Can an employee be dismissed instantly for bad behaviour?
What kind of situations might warrant a summary dismissal and can they ever be serious enough to bypass normal disciplinary procedures?
Generally, employers understand the importance of setting out clear rules and standards of conduct in the workplace, backed up by a fair disciplinary procedure.
In most circumstances, the disciplinary process involves establishing the facts, informing the employee, holding a disciplinary meeting, and then taking action while providing an opportunity for the employee to appeal.
But are there any disciplinary situations so serious that this process can be bypassed with instant dismissal?
Instant dismissal, more accurately called summary dismissal or dismissal without notice, should only be considered in cases involving acts of 'gross misconduct'. Even then, fair disciplinary procedures must be followed, so dismissal is hardly ever literally 'instant'.
What an organisation regards as acts of gross misconduct should be clear from its disciplinary rules. Typically, they might include such things as theft or fraud, physical violence, gross negligence, incapacity due to alcohol or illegal drugs, and serious insubordination.
Generally speaking, an act of gross misconduct is considered to be serious enough to overturn the contract between employer and employee, so justifying summary dismissal.
However, even in these cases it's still vital that the employer follows a fair procedure as for any disciplinary offence. Failing to establish the facts before taking action and holding a meeting with the employee, and denying the employee the right to appeal is highly likely to be considered unfair at an employment tribunal and lead to a claim against the employer.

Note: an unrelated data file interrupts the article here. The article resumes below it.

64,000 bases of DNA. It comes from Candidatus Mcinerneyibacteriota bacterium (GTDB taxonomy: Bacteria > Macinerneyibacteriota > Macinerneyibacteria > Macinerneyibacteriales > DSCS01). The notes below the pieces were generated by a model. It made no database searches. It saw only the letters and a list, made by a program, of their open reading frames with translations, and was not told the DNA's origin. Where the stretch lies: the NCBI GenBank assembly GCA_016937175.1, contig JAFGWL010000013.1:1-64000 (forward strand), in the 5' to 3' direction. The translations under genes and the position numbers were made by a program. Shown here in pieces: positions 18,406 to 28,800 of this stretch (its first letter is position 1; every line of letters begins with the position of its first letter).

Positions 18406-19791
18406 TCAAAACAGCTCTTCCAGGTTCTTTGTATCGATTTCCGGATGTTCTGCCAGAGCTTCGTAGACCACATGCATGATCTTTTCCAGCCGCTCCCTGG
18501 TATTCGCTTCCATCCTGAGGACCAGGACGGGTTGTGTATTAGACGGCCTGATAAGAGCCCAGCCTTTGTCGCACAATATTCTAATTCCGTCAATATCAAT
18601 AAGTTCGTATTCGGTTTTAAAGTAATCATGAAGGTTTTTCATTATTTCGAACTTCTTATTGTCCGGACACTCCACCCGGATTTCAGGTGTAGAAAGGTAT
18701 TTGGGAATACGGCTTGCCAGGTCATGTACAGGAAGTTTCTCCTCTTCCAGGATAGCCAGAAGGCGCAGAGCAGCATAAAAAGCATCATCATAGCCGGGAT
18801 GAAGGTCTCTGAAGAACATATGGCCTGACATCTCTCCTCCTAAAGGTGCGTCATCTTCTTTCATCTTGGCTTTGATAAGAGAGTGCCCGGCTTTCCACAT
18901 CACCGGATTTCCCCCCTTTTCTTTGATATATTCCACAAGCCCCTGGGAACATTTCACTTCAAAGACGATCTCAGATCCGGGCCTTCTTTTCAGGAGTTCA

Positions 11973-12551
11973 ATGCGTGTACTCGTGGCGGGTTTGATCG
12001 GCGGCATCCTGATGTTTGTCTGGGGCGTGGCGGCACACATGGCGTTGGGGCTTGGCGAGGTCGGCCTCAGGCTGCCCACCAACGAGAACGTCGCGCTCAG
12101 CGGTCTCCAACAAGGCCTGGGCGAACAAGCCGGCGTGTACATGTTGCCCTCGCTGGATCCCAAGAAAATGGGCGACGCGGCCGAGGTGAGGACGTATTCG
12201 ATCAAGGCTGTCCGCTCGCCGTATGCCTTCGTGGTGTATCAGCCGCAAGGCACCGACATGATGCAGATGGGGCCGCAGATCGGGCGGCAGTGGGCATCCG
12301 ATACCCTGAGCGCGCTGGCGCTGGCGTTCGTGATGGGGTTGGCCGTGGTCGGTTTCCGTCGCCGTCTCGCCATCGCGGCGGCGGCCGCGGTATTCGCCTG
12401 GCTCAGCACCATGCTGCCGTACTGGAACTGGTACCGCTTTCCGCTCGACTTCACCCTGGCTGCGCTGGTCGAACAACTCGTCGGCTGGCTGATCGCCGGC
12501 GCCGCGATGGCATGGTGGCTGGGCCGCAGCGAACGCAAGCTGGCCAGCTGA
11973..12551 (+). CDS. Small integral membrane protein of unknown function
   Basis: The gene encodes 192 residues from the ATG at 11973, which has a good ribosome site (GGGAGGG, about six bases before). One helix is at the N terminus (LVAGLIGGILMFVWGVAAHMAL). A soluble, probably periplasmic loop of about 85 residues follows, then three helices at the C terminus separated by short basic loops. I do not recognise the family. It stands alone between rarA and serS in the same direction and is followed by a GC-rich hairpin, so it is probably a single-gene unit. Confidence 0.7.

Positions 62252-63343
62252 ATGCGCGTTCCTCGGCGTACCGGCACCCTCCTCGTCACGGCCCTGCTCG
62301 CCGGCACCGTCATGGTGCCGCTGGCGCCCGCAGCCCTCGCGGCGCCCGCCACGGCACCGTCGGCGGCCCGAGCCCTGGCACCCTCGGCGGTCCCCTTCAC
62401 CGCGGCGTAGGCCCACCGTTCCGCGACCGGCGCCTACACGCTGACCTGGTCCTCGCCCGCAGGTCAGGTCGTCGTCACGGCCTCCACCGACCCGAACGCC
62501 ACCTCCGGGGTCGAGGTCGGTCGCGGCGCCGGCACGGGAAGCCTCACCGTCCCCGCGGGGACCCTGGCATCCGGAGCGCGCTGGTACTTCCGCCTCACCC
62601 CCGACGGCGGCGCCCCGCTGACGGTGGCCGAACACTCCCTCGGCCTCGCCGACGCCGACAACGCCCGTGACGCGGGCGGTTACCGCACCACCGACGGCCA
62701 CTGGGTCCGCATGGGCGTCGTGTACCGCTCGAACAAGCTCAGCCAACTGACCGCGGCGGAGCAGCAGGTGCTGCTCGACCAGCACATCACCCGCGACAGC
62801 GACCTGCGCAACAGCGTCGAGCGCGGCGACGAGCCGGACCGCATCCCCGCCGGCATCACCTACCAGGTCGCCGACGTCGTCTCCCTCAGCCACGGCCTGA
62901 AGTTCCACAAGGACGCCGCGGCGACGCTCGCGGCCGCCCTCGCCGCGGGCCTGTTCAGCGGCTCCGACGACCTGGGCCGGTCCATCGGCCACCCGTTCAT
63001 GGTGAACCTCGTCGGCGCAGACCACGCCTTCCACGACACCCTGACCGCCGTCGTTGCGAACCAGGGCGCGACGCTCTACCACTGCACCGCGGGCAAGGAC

It may not be appropriate for the employee to be at work while facts are established, so a short period of suspension on full pay may be helpful. But a suspension should only be imposed after careful consideration. It should be made clear to the employee that it is not in itself a disciplinary action and does not involve any prejudgement.
Acas has written the statutory Discipline and grievance - Acas Code of Practice, which provides practical guidance to employers and employees and sets out the principles for handling disciplinary and grievance situations in the workplace. More comprehensive advice and guidance on dealing with disciplinary situations is contained in the Acas booklet Discipline and grievances at work:The Acas guide [14kb].
Acas also offers training sessions and events on discipline and grievance.
Visit the Acas Training Courses, Workshops and Projects area for more information.